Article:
The song “Two” genuinely touches the softness of my own life at the moment. It is a minimalist but clear expression of how to find a balance between independence and interdependence with ourselves and others, while at the same time reconciling the desire for building connections with people. When it feels like life is in low tide, like a never-ending breathless depression, this album can ease some of the heartache. Perhaps a while later, we can understand what we have lost, recognize the pain, and accept the uncertainty in life and how others see the incomplete self.


Greg Hatem: Ghost of Spatula

Welcome to the psychedelic realm of Ghost of Spatula, which leads you into a universe that resembles a wandering meditation. The drummer for Natural Velvet and member of Moth Broth, Greg Hatem’s latest solo album ambles from alternative folk to restless post-punk. The album, released by the label Bumpy last September, is inspired by library music of the 1980s, especially British composer Paul Williams’ “Aquarius” and Belgian composer Joel Vandroogenbroeck’s “Digital Project.” 

Hatem’s Ghost of Spatula is a far cry from the soft, traveling musical direction of his last album, Springlight, which is collaged with a large number of sampled and distorted vocals. The sense of space built underneath the fabric of the synthesizer on Ghost is broad and deep, and all the sounds are stretched with just the right amount of weight. The long and winding soundscape seduces the listener into the realm that Hatem creates. This album is a good choice if you wish to experience a phantom-like and dreamy ambiance that will also playfully stimulate your nerve cells a little now and then.


Pinkshift: Saccharine

If you’re looking for a fiery outlet, Pinkshift’s EP Saccharine, released last April, might be just right. Formed in Baltimore, Pinkshift began as vocalist Ashrita Kumar and guitarist Paul Vallejo’s project called Sugar Crisis. Later, with the addition of drummer Myron Houngbedji, they combined their different tastes and came up with Pinkshift, whose songs are absorbed with grunge rock of the 1990s, pop-punk after the 2000s, and riot grrrl style. They express the rebellious essence of youth, with anger as a torch that seems to burn away anxiety between high-volume singing and raging rhythms and guitar melodies.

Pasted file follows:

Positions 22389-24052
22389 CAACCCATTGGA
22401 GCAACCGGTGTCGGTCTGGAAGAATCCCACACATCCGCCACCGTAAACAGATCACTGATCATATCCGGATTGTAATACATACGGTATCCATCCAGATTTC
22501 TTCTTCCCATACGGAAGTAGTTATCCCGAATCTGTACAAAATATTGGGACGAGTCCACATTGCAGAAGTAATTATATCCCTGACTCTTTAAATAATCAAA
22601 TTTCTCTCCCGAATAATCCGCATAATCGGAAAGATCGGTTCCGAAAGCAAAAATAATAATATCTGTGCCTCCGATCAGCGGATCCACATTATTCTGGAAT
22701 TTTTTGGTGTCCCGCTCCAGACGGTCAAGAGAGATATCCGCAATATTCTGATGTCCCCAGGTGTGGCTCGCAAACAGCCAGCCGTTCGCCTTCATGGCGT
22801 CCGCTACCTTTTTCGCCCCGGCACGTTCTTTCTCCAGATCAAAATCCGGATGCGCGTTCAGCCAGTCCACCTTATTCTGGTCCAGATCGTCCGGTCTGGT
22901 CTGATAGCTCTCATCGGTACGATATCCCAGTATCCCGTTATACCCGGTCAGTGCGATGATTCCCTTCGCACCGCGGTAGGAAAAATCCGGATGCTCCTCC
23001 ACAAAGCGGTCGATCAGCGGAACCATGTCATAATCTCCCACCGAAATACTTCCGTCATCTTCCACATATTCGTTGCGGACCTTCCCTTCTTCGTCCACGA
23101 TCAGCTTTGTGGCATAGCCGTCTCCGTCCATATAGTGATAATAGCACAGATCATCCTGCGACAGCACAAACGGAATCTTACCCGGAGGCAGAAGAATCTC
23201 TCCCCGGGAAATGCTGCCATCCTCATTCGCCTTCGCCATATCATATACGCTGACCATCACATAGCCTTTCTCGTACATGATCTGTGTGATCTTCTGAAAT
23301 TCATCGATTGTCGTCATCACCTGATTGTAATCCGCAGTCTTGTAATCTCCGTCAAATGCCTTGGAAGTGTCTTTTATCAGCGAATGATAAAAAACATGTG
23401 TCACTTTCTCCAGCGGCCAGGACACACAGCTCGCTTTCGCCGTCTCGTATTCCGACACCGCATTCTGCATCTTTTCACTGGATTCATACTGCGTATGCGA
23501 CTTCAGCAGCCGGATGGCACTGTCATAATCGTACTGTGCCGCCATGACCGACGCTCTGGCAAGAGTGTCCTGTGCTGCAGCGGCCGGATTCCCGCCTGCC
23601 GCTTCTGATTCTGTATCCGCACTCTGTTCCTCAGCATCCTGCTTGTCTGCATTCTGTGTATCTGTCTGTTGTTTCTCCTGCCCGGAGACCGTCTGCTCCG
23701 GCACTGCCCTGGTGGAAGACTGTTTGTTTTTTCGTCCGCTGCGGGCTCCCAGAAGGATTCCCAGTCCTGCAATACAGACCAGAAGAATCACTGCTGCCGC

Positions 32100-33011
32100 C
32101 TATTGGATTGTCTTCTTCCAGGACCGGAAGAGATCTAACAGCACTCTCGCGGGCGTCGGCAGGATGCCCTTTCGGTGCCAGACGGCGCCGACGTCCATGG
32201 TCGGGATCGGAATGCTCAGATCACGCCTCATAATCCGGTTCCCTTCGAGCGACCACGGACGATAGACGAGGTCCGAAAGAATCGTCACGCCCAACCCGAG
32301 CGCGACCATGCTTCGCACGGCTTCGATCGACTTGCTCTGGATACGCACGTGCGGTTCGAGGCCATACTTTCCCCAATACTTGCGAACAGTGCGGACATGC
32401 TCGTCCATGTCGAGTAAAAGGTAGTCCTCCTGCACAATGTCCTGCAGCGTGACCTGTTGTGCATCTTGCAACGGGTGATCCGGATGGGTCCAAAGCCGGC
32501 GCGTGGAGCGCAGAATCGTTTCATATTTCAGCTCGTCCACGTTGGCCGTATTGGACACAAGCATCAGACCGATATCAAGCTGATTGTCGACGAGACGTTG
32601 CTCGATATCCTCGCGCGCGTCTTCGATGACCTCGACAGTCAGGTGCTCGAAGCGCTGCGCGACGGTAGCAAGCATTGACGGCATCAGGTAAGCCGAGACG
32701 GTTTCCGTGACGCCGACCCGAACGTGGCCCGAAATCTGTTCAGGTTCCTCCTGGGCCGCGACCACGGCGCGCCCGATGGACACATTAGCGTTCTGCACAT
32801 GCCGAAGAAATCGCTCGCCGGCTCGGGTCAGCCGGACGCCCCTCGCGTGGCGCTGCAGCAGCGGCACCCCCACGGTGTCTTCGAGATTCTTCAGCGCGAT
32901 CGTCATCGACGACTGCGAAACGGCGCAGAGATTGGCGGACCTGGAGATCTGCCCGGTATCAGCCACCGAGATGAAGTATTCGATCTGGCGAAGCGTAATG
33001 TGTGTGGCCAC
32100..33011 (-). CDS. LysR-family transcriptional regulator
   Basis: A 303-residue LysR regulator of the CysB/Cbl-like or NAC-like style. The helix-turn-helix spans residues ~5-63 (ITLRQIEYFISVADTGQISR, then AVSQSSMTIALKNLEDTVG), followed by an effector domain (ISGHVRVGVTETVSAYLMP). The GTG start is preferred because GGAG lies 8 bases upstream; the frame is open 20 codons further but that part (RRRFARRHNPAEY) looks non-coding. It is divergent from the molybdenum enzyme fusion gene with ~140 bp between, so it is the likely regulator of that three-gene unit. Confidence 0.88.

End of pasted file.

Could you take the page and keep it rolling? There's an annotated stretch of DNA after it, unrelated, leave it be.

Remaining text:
The first thing that impressed me about their music was the song “I’m Gonna Tell My Therapist On You,” which became a surprise hit. In their interview with SPIN magazine, Kumar recalled chatting with Vallejo who said, “if it wasn’t for the pandemic, I don’t know if ‘Therapist’ would have caught on like it did.” This pandemic has made people more aware of problems in their relationships. It’s not easy to stay away or withdraw from unhealthy relationships; we might feel stuck and resent each other and hate ourselves. This song embodies the anger of those situations and reminds us to treat ourselves gently. It is indeed the sweet revenge of the feminine in full strength.


Smoke Bellow: Open For Business

Dwelling in flow is Smoke Bellow’s creative substrate. The experimental duo from Australia now resides in Baltimore; following their 2018 album, Isolation 3000, Meredith McHugh and Christian J. Best experienced a change in band members and now perform with drummer Emmanuel Nicolaidis.